In the US, and after graduating, International students are eligible to apply for OPT, which is a work authorization in the country for a year after graduating, and can be extended for two more.

Unlike a green-card, OPT holders can't stay in the country unless a company sponsors them. Sponsoring would cost the companies some fees, so they always prefer green card holders.

I graduated and applied for my OPT last April. My current work permit is an OPT which will expire in June. It is currently valid and could be renewed when it expires. However, I applied for adjusting my status through marriage, from an international student to a spouse of a US citizen, but OPT is the only work permit I have right now since the green card application is still pending. I should receive it within the next two months or so.

I have an interview tomorrow, a tour within the company then an interview with HR. What would be the best answer to the question "What is your current status in the US"?

I prefer not to mention OPT so that does not decrease my chances in getting an offer.


2 Answers 2


What would be the best answer to "What is your current status in the US"?

A full one. I get why you don't want to mention OPT and you shouldn't put that in any written materials before you're in an interview but it's fine to just be up-front when you can explain the details of your situation. A one-line reply would be fine:

I'm working for my current employer under an OPT which is valid until June of next year, but I'll be receiving my (pending) green card in a few months.

If you expect that you might face (subconscious) discrimination due to your name, educational background or any other details evident from your resume or cover letter, you'll probably want to put your legal status in those. Mention it similar to a degree you'll be receiving soon: "Employment Eligibility: Green Card Holder (expected Jan 2018) / OPT (valid until Jun 2018)".

  • Just be aware that green card granting seems to be a hit and miss thing as far as how long it takes. My non-spousal application was supposed to take a year. It took six months. I’ve heard of applications going the other way, too: supposed to take one, but took two.
    – Peter K.
    Nov 19, 2017 at 23:51
  • @PeterK. non-spousal application?
    – Sandra K
    Nov 20, 2017 at 5:43
  • 1
    @PeterK. It's something you'd mention or at least hint at by changing the wording if the OPT was expiring soon but since the OP has another 8 months to receive her green card that shouldn't be an issue.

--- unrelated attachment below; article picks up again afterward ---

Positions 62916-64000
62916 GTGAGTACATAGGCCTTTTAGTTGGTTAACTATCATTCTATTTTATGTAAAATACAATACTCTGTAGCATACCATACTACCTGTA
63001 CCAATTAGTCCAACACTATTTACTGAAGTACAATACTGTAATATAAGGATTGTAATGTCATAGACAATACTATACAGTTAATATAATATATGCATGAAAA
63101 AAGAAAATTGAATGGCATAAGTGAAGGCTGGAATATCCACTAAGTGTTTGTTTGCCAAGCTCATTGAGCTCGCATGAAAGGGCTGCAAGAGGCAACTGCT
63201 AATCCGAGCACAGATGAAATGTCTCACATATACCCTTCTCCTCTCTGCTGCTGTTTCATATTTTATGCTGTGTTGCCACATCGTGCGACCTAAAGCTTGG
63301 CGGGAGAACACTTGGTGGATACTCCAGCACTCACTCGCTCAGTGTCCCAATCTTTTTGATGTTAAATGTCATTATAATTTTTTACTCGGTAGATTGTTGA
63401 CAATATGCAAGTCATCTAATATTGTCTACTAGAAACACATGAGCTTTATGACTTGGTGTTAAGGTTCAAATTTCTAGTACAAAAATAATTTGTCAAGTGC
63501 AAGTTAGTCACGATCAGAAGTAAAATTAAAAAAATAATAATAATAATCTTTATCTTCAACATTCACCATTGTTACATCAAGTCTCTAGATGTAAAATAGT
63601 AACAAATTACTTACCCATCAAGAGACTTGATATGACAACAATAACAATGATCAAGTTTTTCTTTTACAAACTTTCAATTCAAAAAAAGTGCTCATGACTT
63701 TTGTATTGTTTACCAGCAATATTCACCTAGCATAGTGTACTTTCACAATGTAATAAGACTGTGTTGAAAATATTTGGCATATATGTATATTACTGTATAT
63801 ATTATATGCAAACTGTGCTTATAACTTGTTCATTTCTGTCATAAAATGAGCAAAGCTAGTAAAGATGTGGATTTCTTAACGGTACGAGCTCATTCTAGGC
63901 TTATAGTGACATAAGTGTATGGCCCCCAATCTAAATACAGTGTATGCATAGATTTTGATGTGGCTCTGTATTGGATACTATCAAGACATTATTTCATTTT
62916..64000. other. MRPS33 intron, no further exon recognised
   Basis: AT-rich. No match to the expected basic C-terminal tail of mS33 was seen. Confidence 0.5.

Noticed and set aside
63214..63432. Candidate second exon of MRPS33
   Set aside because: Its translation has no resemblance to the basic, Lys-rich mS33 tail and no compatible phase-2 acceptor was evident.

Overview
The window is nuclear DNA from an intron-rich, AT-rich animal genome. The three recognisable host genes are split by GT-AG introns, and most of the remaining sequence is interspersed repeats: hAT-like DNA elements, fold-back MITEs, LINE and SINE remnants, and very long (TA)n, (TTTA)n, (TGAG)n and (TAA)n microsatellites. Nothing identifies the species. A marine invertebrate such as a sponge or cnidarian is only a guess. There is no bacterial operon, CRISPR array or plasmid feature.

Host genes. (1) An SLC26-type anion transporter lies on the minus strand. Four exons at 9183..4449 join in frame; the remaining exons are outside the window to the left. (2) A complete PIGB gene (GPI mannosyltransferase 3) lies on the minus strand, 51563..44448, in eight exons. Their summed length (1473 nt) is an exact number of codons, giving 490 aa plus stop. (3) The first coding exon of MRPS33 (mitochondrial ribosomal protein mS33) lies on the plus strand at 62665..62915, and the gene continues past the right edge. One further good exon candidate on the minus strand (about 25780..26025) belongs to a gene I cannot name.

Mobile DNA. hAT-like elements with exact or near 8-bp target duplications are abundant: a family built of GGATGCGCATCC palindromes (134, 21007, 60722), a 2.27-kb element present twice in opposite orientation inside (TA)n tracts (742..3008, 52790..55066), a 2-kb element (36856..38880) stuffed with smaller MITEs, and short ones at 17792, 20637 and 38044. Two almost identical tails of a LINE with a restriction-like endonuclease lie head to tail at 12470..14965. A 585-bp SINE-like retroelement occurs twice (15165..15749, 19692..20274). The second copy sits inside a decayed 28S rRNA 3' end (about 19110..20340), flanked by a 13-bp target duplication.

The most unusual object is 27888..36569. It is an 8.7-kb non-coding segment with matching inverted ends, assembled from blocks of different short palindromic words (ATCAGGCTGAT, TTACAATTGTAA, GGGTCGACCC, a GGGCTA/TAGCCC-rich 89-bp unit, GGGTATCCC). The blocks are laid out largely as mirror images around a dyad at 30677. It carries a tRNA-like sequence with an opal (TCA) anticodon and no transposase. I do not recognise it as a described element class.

– Lilienthal
    Nov 20, 2017 at 8:06
  • @SandraK My green card application was not because of a spouse. It was sponsored by the company I worked for at the time.
    – Peter K.
    Nov 20, 2017 at 12:26
  • 1
    @PeterK. I know that the EAD (Employment Authorization Document) that comes with my spousal application, arrives before the actual green card. And usually arrives 2 to 4 month after applying.
    – Sandra K
    Nov 20, 2017 at 18:23

Legally, the only questions Employers are allowed to ask about your authorization to work in the US are:

  • Are you authorized to work in the US?
  • Will you require sponsorship in the future to work in the US?

If they ask these questions, they must ask both of all candidates. Once a candidate has been hired, but before they start work, more specifics are discussed as the employer is required to actually verify the candidate's authorization to work.

In practice, it is somewhat commonplace to discuss some of the details during the interview process, especially if they are volunteered by the candidate.

In your case, you can't give a 100% guarantee that you won't need sponsorship until you get your green card. So, I would recommend stating during the interview process that you are authorized to work in the US and that you do not anticipate needing sponsorship in the future.

If you feel this leaves things too unclear, then you might give some detail about your adjustment of status being in progress.

  • I like this answer. You are currently authorized to work in the US. You will not require sponsorship to work in the US. Nov 20, 2017 at 17:35
  • @StellaBiderman true, currently I do not require sponsorship, but mentioning OPT in the first Q means yes for the second Q, which is the issue.
    – Sandra K
    Nov 20, 2017 at 18:24
  • @SandraK The point is that during the interview stage, the company is not legally allowed to ask you how you are authorized, only that you are authorized. So there is no need to mention OPT unless you volunteer it. And as for the second question, that's why I suggested saying you don't anticipate needing sponsorship. It's true that if the green card falls through, you would, but it's unlikely that you will need sponsorship.
    – Eric
    Nov 20, 2017 at 18:28
  • 1
    @SandraK The answer to these questions is “yes or no.” After answering “yes” to the first and “no” to the second I’ve never been asked for further details about my arrangements, or about if I’m a US Citizen. Nov 20, 2017 at 18:30

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